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Dale Jr., recovering from plane crash, set for NASCAR return at Darlington

Dale Earnhardt Jr. races again Saturday night with the Xfinity Series at Darlington Raceway. Here, he gets introduced prior to last year’s Xfinity Series fall race at Richmond. Austin McFadden/TRE.

DARLINGTON, S.C. — Twenty minutes before his anticipated 12:10 p.m. media availability Friday, a pack of reporters and cameras crammed outside Dale Earnhardt Jr.’s toter.

At noon, shoulder space became nonexistent and fans waited patiently outside the black roping. And once the sport’s most famous driver finally stepped through the black sliding doors, those fans clamored, but the microphones, cameras, and questions engulfed the driver who now returns to NASCAR’s center of attention.

For the first time since his one-off appearance in the Xfinity Series at Richmond last September and for the second time in two years, Earnhardt Jr. is back behind the wheel at Darlington Raceway for Saturday’s NASCAR Xfinity Series Sports Clips Haircuts Help A Hero 200. Apart of NASCAR’s official throwback weekend, Earnhardt Jr. is racing in his father’s Cup Series debut scheme from 1975 — a pleasing baby-blue look with white rims and Hellmann’s Mayonnaise as the sponsor.

Friday also happened to be Earnhardt Jr.’s first public address since his frightening plane crash at Elizabethton, Tenn., airport two weeks ago, when his Cessna 680 bounced twice before skidding off the runway and catching fire. Earnhardt Jr., his wife Amy, and 16-month-old daughter Isla escaped the accident without any major injuries. Earnhardt Jr. declined to talk about the specifics of the crash, the escape, and the emotions, as the National Transportation Safety Board Investigation continues to uncover what happened.

“It was a very scary experience. We’re just happy to be healthy and have a great weekend like this to look forward to. … There’s nothing better for me than being at a race track. Everybody is OK. We just get to carry on. There’s no point in wasting any time being upset about it or being sad about it. We’re all processing it differently and I feel better every day about what I need to be doing tomorrow and the next day. I feel more confident about moving forward in my life and putting that in the distant past.”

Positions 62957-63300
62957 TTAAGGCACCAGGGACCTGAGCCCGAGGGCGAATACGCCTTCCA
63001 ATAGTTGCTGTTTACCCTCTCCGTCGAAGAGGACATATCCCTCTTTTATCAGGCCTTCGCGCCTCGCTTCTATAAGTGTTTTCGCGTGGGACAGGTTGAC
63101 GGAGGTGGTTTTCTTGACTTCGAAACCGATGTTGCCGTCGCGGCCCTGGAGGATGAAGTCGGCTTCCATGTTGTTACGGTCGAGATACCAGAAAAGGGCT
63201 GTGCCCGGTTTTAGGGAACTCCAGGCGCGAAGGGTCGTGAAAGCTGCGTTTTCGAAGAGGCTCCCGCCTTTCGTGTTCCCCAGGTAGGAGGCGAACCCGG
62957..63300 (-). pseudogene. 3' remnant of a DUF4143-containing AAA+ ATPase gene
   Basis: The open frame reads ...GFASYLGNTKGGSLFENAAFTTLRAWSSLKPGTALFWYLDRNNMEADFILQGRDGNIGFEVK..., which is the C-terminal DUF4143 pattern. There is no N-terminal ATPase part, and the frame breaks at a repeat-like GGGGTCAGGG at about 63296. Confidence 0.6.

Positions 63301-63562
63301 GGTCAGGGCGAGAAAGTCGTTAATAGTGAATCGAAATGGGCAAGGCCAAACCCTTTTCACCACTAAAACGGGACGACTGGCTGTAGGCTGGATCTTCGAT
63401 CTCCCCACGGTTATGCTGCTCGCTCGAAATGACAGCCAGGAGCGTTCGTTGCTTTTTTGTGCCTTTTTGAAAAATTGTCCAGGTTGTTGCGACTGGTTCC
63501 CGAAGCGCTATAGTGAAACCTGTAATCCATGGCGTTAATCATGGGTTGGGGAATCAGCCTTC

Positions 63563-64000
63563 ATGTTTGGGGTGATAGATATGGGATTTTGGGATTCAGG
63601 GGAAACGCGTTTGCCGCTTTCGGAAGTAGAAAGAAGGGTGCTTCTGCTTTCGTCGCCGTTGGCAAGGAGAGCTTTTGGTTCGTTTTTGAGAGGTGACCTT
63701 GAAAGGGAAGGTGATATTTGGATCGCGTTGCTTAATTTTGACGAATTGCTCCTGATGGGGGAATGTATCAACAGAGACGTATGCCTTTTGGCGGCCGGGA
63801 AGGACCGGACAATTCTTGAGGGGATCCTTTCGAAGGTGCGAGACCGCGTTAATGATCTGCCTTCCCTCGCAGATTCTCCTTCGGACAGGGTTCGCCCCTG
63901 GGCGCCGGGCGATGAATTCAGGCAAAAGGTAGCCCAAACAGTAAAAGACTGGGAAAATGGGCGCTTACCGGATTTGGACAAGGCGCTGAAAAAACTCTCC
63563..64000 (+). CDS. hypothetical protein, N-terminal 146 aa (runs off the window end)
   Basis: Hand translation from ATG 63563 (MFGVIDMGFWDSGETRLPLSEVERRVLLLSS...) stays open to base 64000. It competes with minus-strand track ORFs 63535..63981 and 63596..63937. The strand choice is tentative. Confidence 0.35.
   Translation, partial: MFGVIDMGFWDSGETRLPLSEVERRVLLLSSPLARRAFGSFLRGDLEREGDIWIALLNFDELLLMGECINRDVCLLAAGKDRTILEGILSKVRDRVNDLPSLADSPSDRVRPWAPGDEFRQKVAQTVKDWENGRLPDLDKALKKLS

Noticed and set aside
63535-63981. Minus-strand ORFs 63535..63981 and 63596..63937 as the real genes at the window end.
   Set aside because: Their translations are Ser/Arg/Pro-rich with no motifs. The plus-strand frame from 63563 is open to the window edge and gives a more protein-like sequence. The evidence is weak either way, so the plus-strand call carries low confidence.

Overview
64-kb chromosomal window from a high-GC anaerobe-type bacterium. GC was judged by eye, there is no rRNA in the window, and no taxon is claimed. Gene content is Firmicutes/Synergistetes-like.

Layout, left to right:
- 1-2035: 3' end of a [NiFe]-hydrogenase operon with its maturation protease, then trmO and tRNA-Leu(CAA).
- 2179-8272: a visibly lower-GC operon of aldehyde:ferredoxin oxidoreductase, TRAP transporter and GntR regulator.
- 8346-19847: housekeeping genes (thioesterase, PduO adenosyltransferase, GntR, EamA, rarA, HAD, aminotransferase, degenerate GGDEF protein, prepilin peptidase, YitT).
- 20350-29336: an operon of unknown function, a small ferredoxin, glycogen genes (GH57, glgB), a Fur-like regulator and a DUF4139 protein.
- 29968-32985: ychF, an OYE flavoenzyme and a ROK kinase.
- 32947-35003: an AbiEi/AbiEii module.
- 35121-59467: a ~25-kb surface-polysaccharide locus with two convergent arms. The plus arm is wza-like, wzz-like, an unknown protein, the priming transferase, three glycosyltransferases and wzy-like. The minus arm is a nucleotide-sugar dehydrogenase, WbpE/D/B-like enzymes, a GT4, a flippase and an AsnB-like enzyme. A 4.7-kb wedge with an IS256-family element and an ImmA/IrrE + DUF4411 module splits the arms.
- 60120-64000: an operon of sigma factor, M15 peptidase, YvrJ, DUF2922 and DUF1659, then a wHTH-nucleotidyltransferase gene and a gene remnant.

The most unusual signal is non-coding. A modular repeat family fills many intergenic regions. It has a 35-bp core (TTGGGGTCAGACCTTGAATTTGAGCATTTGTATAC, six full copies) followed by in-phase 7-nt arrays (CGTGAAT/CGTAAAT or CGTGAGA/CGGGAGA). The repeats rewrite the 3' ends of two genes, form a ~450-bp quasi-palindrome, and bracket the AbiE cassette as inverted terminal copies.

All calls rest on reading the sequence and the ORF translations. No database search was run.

This weekend will certainly help Earnhardt and his family move along with the healing process. It is still apparent, that while concussions and the grind of the sport forced a premature retirement, that Earnhardt Jr. still thoroughly enjoys driving and whatever attached to it.

He’s also racing in the No. 8 for the first time in 12 years, since 2007, the year he last ran the number full-time at the Cup level and for four races in the then-Busch Series. The last time he ran an Xfinity Series race at Darlington? 1999. In four career Xfinity Series starts at the track, he has finishes of 10th, second, 11th, and 12th. In 22 Cup starts at Darlington, he has four top fives and 10 top 10s.

“What surprised me is I haven’t raced here in the Xfinity car since 1999,” Earnhardt Jr. said. “I think it’s going to be halfway through the race where I have any real understanding of what I need to be doing or where I need to be running. It’s going to be an interesting process.”

“I’m feeling great,” Earnhardt Jr. added. “I’m feeling nervous about getting the car. … I picked a real hard track to go to. I don’t know what the hell I was thinking with this place. It’s throwback weekend. It’s hard not to want to be apart of it. This was probably the worst track, in terms of difficulty and challenge and heat and being uncomfortable I could’ve chosen.”

In his most recent race last September at Richmond, Earnhardt Jr. led 96 of the 250 laps and picked up the Stage 2 win in the process. But after losing the battle off pit road to lead the field to green for the final stage, he had to lineup on the outside of the front row, and spun his tires, where he then settled for fourth.

Since then the only on-track repetitions is a 15-lap test session with his JR Motorsports driver Noah Gragson a few months ago.

“That didn’t do anything to help my anxiety,” Earnhardt said with a laugh. “Noah was faster than me. It reminded me of how difficult it is to drive these cars and how good these guys who drive them are. And how hot and miserable it is inside there, some things you forget about when you’re in the booth as a broadcaster. It’s a real blessing for me to be able to run at least one race per year and sort of relive my past.”

“I thought, man, I get to run a race a year, why don’t I just go to Darlington and do something fun with a throwback car and draw some awareness to not only dad’s story but Ed Negre and Norman Negre when dad drove that race car in 1975. It’s fun to be down in the garage, in and around the other cars and understand their stories and what they’re all about.”

Earnhardt Sr.’s first career start with Negre in 1975 at Charlotte turned out to be the only one for the man who started the career of an eventual seven-time champ. Dale Sr. started 33rd and finished 22nd in a 40-car field, 45 laps down.

As for the 2020 one-off Xfinity Series race, Earnhardt Jr. said he has Homestead-Miami circled on his calendar, the sixth-race of the season March 21. But he’ll have to get through Saturday’s 147-lap event first. On Friday he ran fifth in first practice and 10th in the second practice.

“Hopefully,” Earnhardt started, “at some point during the race, it will all make sense.”

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